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Friday, April 1, 2016

Old School Navigation



Recently I read Gladesmen: Gator Hunters, Moonshiners, and Skiffers (Florida History and Culture) by Glen Simmons and Laura Ogden

It was a first person account of life in the Everglades during the years before Everglades National Park was established. Having been down the Glades a few times I found it to be an interesting read.

One of the things that struck me was the similarities between the people who lived and worked in the Glades and the old woodsmen from the same time period in the Great North Woods. The environments are only similar in their isolation. That being said, the men shared similar mindsets and methods.

The men from the south and the men from the north both had a system for navigating the wilderness in the days before GPS. In Gladesmen they had memorable names for certain natural features and camping places. It reminded me of when I was a little boy learning from my father and uncle how to navigate the woods.

They had names for places that never show up on maps: The Old Double Decker, Alcohol Springs, The Horse Hovel, Henry Ridge, Desolation Hollow. The Double Decker was the name of a big two story camp that used to be in the area. Desolation Hollow was the name of another camp way out in the middle of nowhere. The Horse Hovel was where logging horses were once kept. When I was very young a few timbers had yet to melt into the forest floor. Alcohol Springs was a real spring, but it got its name from when moonshine was made from its cold waters. Henry Ridge was named for a guy who did something notable on that ridge, but what exactly he did had already been lost to time.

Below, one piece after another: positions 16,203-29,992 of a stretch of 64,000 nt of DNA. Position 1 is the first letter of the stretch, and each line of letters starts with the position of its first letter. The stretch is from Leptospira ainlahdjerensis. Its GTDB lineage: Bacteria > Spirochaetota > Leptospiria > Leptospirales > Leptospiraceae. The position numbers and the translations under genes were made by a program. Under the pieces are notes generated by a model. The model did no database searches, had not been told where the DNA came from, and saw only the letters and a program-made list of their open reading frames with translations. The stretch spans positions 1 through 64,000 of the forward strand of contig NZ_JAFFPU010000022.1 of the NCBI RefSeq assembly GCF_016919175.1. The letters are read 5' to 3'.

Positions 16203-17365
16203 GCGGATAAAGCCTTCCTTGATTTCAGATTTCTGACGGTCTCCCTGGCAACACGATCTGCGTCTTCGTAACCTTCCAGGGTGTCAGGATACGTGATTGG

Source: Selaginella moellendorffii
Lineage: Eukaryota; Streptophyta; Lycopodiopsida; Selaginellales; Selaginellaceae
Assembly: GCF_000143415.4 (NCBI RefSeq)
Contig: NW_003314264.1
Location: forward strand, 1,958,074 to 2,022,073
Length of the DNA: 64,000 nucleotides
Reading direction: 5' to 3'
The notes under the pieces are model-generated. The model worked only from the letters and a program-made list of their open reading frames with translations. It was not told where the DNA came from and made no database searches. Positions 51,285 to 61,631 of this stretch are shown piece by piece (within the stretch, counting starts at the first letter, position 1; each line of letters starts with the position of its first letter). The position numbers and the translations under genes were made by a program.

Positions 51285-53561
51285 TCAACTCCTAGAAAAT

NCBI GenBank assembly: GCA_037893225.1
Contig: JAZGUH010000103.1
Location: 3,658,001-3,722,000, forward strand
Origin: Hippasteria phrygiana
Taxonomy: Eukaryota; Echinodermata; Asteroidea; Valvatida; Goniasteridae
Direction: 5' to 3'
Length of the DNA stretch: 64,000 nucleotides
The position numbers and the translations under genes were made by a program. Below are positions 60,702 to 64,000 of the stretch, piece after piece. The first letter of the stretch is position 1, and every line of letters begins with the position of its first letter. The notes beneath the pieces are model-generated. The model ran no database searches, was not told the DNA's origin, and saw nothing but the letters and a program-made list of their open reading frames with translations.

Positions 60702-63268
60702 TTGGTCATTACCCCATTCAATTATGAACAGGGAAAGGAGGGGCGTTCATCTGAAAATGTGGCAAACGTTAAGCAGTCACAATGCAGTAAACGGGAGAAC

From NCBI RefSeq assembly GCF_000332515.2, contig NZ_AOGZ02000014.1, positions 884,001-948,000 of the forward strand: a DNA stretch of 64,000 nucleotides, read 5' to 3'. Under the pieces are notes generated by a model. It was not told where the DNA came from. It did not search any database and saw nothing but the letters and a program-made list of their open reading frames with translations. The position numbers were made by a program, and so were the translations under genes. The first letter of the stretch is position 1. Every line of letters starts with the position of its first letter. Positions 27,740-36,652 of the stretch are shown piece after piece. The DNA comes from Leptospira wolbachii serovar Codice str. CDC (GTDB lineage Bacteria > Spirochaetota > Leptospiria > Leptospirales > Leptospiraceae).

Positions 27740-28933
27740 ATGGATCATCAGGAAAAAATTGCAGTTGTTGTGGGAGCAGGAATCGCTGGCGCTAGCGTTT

The names are colorful, but that serves a purpose. The way to remember something is to make it part of something else. Those places all had colorful stories attached to them. Human beings love stories. When you know the stories of a place you know your way around. You also become part of the story. Your deeds can get added to narrative. For example, the fact that my uncle shot a huge buck near the Old Double Decker became part of our family narrative.

GPS and Google Maps is great and all, but it lacks good stories. Personally, I rather enjoy being able to walk though the woods without looking at a tiny screen the whole way. It's a lot more fun to walk with my eyes open for the landmarks with the good stories attached.

-Sixbears

10 comments:

  1. Nice post ... and a good story.

    Though we're mostly preoccupied by the added benefits of our new-found, blinking gadgets, you are wise to think about what they take away.

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    1. You can never do just one thing.

      Glad you enjoyed the story.

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  2. Thanks for the post. This tendency to name places makes sense. We do the same on our ranch because we see them in our mind. Hog Haven are the arroyos where we have cut a lot of animal sign (especially feral hogs) for example. Hawks Beak where the property line jogs back 315 degrees, forming a 'beak' in the fence line. Actually walking up to the corner post and touching it signified we walked the entire property.

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  3. As a followup if you can find it, "Toch, A life in the Everglades, by Loren G "Toch" Brown I think you would enjoy it.
    http://www.amazon.com/Totch-Everglades-Loren-G-Brown/dp/0813012287

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  4. And, of course, some of those names eventually become official, though their origins may be lost. For instance, I've never heard how Flinderation Road (off US Rt 50) got its name. lol

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    1. Sometimes the local names hang on long after the designation of an official name.

      Flinderation Road is an amazing name.

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  5. I sure know what you mean. When I was a kid, going to our families camp was really fun. It was named, Trail's End, because it was at the end of road, if you could call it that. That road went through a pasture with a gate on each end. After we got past the second gate and, we could relax. The big, bad bull couldn't get us. Our camp was about a mile further into the woods. Oh how I loved it there.

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    1. I still miss the old camp, but it's been logged flat since my dad sold his share. Good memories.

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